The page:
Being it’s hotter than the surface of the sun outside I figured it would be a good idea to cook outdoors. After all, with the ambient temperature pushing 100 degrees, I wouldn’t need much of a fire to cook.
I’d been wanting to try cooking paella over a wood fire. And I needed to go into Fort Wayne anyway, so I could pick up the ingredients for paella that we don’t normally stock. Plus since it’s so hot I thought I’d make a pitcher of sangria for a light and refreshing drink.
About 3:30pm I started a fire of hickory and apple wood in our Jay Rosswurm Signature Big Stone Cooking Area. That was cutting it too close, I should’ve started the fire a couple of hours earlier. As the fire settled into smoky embers I got the paella ready to go.
There are surprisingly few ingredients in paella. In the picture starting at the left I have shrimp, tomatoes, seafood stock, spices (paprika, safforn, salt), onions, clams and cod, olive oil, and rice. That’s all you need.
After the fire had burned down I put a pan over the embers with olive oil and the onions in it. We have a copper paella pan that is a functional work of art, but it’s big, big enough to cook a paella for 6 or 8 people. Since it was just Debbie and me dining tonight I used a small skillet.
The fire was pretty hot and the onions were bubbling away nicely. Nothing to do now but sample the sangria.
Just splendid on a blistering summer day.
After the onions had softened I added some chopped up tomatoes from our garden and cooked until they broke down. As things cooked I added pieces of grape vine to the fire for additional smoke and flavor. I saw a cooking show once where they were cooking paella in a vineyard with the grape vine trimmings. I’d saved a bunch of grape vines for just this occasion.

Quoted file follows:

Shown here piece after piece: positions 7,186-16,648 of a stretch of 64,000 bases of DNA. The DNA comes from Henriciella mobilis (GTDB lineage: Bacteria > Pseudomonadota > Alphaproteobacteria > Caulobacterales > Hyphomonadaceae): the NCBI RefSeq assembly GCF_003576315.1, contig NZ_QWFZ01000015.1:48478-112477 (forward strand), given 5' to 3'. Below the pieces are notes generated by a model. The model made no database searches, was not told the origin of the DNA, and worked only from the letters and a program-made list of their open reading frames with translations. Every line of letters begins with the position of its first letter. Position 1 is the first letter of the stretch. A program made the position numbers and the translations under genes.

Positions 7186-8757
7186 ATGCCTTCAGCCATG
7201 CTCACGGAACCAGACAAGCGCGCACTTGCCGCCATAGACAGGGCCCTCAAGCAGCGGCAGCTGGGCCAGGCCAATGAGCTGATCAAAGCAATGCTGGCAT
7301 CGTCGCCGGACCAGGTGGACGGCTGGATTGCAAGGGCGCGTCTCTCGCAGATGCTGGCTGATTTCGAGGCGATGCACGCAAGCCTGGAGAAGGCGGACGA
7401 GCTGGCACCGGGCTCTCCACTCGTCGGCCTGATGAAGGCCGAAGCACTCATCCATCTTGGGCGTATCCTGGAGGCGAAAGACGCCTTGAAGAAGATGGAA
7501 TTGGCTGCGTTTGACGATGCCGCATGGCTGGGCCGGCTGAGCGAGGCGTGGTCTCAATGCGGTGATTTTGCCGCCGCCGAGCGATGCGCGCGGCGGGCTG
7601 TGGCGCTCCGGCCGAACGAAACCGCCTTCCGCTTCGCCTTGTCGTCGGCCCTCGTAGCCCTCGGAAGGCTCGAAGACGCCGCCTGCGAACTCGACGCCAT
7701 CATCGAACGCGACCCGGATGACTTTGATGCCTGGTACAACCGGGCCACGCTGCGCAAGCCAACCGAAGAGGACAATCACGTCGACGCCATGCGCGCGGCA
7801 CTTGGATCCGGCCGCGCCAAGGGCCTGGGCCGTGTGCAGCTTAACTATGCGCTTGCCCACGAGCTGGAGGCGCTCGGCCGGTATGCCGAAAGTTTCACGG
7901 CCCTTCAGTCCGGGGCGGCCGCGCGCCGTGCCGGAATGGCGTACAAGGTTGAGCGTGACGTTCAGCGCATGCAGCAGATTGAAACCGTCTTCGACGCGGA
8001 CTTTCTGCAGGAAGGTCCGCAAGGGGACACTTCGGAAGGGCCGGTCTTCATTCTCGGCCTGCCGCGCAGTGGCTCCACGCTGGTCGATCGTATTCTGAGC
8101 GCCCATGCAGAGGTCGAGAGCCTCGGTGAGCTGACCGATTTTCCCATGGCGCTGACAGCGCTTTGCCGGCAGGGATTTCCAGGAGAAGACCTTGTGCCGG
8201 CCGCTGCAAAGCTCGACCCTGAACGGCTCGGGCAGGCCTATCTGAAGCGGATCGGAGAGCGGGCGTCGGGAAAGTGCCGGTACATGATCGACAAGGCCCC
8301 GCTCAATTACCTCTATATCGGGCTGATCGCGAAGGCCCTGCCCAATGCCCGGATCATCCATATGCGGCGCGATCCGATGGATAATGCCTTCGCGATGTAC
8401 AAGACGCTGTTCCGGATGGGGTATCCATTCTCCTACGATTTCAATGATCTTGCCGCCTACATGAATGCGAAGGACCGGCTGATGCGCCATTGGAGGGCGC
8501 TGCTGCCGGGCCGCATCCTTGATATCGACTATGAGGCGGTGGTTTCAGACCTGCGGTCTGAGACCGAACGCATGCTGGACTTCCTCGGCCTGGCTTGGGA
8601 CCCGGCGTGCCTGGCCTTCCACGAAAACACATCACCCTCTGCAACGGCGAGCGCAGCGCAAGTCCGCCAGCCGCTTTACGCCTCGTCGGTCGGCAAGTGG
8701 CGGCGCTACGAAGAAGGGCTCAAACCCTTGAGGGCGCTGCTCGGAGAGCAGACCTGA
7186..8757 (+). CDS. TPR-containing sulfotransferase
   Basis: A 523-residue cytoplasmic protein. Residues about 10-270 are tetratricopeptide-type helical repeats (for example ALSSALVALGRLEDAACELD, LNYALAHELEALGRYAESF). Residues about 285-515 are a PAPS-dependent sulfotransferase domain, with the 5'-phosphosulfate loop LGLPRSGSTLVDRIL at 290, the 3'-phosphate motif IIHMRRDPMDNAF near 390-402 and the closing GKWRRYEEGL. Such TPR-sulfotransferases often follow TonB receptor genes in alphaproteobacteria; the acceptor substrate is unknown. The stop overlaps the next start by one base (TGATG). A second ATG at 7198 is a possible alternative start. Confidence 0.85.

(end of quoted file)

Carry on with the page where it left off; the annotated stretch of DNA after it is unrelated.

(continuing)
Then I poured in the stock until the pan was nearly full and added the clams.
The rock in the background is our raclette rock. We clean that thoroughly and melt raclette cheese on it. After a bit the stock comes to a nice boil, and the clams open.
The stock needs to cook down a bit before I do anything else. Time for another glass of sangria!
Once it was getting close to cooking all the stock off I added the shrimp and peas.
All to do now is to let all the liquid boil away and for the rice on the bottom of the pan to get crispy. That crispy rice is the famous socarrat without which a paella is incomplete. As the liquid cooks away the rice will begin to crackle (snap-crackle-pop!). That’s how you know when you’re done.
Into the house the beautiful pan goes.
Did I achieve that necessary socarrat?
Well, a picture may be worth a thousand words, but that’s certainly not the case here. It’s hard to describe how good it was. The rice was creamy and smoky, except for the crunchy bits of socarrat. The seafood was moist and lightly smoky. It was on all levels of taste way above paella cooked indoors.
And the best thing? Not an hour after I finished cooking the skies opened with a beautiful, beautiful rain.